[112]        The issue of causation in this case is determined by applying the factors in Athey.  Here the defendants argue that there were pre-existing conditions that would have affected the plaintiff in any event.  I disagree.  I find on the evidence of both Dr. Porter and Dr. Bishop that the plaintiff was asymptomatic of the complaints he now has which have arisen from the injuries he suffered in this accident.  Using the rather macabre terms found in other cases, this plaintiff had a “thin skull” rather than a “crumbling skull” and on my reading of those medical opinions I prefer, I find there was no “measurable risk that the pre-existing condition would have detrimentally affected the plaintiff in the future. . . .” Athey, per Major, J. at para. 35.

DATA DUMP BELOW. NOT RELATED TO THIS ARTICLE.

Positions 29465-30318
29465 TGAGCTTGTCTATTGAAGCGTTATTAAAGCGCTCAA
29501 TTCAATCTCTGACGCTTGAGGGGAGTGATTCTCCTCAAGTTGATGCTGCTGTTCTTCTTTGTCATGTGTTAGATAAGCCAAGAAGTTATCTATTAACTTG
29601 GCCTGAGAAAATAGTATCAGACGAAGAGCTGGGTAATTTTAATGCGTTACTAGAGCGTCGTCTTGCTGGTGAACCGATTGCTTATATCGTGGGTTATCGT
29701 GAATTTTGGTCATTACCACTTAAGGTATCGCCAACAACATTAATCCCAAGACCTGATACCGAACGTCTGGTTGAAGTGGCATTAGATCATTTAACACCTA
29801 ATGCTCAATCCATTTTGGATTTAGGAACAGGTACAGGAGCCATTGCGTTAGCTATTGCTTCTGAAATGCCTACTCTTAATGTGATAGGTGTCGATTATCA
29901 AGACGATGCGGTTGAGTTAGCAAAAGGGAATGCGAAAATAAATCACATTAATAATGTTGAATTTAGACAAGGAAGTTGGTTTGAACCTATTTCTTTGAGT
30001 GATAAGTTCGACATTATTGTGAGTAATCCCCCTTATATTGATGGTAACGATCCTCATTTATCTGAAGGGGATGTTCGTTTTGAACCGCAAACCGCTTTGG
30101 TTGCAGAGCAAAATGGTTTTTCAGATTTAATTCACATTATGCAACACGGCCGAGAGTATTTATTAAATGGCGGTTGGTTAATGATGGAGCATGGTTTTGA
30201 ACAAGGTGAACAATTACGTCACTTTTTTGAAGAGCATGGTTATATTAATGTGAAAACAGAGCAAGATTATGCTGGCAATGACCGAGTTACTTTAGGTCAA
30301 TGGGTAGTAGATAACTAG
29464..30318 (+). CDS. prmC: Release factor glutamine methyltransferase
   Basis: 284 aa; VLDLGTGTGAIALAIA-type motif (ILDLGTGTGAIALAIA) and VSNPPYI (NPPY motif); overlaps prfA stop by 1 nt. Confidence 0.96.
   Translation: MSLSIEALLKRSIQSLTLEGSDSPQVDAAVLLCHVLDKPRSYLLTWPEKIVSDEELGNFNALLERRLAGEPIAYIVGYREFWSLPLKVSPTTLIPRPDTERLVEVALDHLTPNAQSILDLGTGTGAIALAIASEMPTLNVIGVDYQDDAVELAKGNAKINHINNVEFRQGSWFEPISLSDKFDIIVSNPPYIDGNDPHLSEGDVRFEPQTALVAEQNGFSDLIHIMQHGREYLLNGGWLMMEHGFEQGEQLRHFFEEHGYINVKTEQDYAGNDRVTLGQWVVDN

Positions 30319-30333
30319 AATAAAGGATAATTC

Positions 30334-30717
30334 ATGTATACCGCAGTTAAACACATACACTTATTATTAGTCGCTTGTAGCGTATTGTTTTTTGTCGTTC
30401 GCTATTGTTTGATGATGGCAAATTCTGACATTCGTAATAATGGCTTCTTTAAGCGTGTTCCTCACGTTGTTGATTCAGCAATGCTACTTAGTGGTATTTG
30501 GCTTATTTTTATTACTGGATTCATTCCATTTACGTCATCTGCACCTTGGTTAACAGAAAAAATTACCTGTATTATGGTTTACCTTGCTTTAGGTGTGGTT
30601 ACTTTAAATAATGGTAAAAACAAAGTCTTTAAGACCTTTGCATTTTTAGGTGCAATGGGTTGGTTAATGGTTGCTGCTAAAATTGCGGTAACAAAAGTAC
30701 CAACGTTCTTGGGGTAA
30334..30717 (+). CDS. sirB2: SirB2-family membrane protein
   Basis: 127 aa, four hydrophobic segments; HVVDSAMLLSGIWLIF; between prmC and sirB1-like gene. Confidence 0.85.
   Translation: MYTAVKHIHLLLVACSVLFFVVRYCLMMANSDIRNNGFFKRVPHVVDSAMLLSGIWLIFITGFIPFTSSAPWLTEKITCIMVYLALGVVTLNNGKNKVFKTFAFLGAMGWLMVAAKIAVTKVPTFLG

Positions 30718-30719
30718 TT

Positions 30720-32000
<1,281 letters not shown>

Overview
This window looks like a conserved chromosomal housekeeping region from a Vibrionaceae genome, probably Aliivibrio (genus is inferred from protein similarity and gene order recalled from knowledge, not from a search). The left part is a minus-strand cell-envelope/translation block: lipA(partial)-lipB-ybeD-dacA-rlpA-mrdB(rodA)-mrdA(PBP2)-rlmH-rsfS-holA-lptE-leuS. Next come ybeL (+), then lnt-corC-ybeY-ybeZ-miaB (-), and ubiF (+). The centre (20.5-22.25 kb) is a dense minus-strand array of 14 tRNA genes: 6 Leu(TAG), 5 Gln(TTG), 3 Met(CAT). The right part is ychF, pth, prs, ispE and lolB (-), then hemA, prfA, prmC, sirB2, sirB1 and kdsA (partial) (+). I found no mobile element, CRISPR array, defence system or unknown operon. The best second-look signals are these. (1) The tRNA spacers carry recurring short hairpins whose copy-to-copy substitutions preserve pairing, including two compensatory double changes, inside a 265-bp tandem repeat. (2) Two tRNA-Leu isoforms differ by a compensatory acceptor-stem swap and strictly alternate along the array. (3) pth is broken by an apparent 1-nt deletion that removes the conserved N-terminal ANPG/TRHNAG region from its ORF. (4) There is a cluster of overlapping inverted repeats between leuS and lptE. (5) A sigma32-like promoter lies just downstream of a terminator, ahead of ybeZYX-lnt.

[113]        Accordingly, I find that the presenting complaints of the plaintiff were caused by the negligence of the defendant driver and I turn to address the issue of appropriate compensation.  In this, I am strongly influenced by the opinions of Drs. Porter and Longridge and the opinion of Mr. Koch.  The plaintiff suffered a moderate to severe whiplash type injury which had a significant physical and emotional effect upon him some of which have persisted to the day of trial and will continue into the future.  The back and neck pain caused him considerable pain and caused sleeplessness, headaches and general body pain for which he was prescribed pain medication.  Many of these symptoms continued well into 2005 despite his participation in a Work Hardening Programme in the fall of 2004.  I accept that he has tried every mode in an effort to alleviate his symptoms.  In his opinion, Dr. Bishop dismissed passive therapies, but I conclude it was understandable that the plaintiff would follow other professional advice and give these therapies every chance to help.  I say that with the exception of the later cortisone injections, which are painful and of very limited result, and also the later chiropractic attention.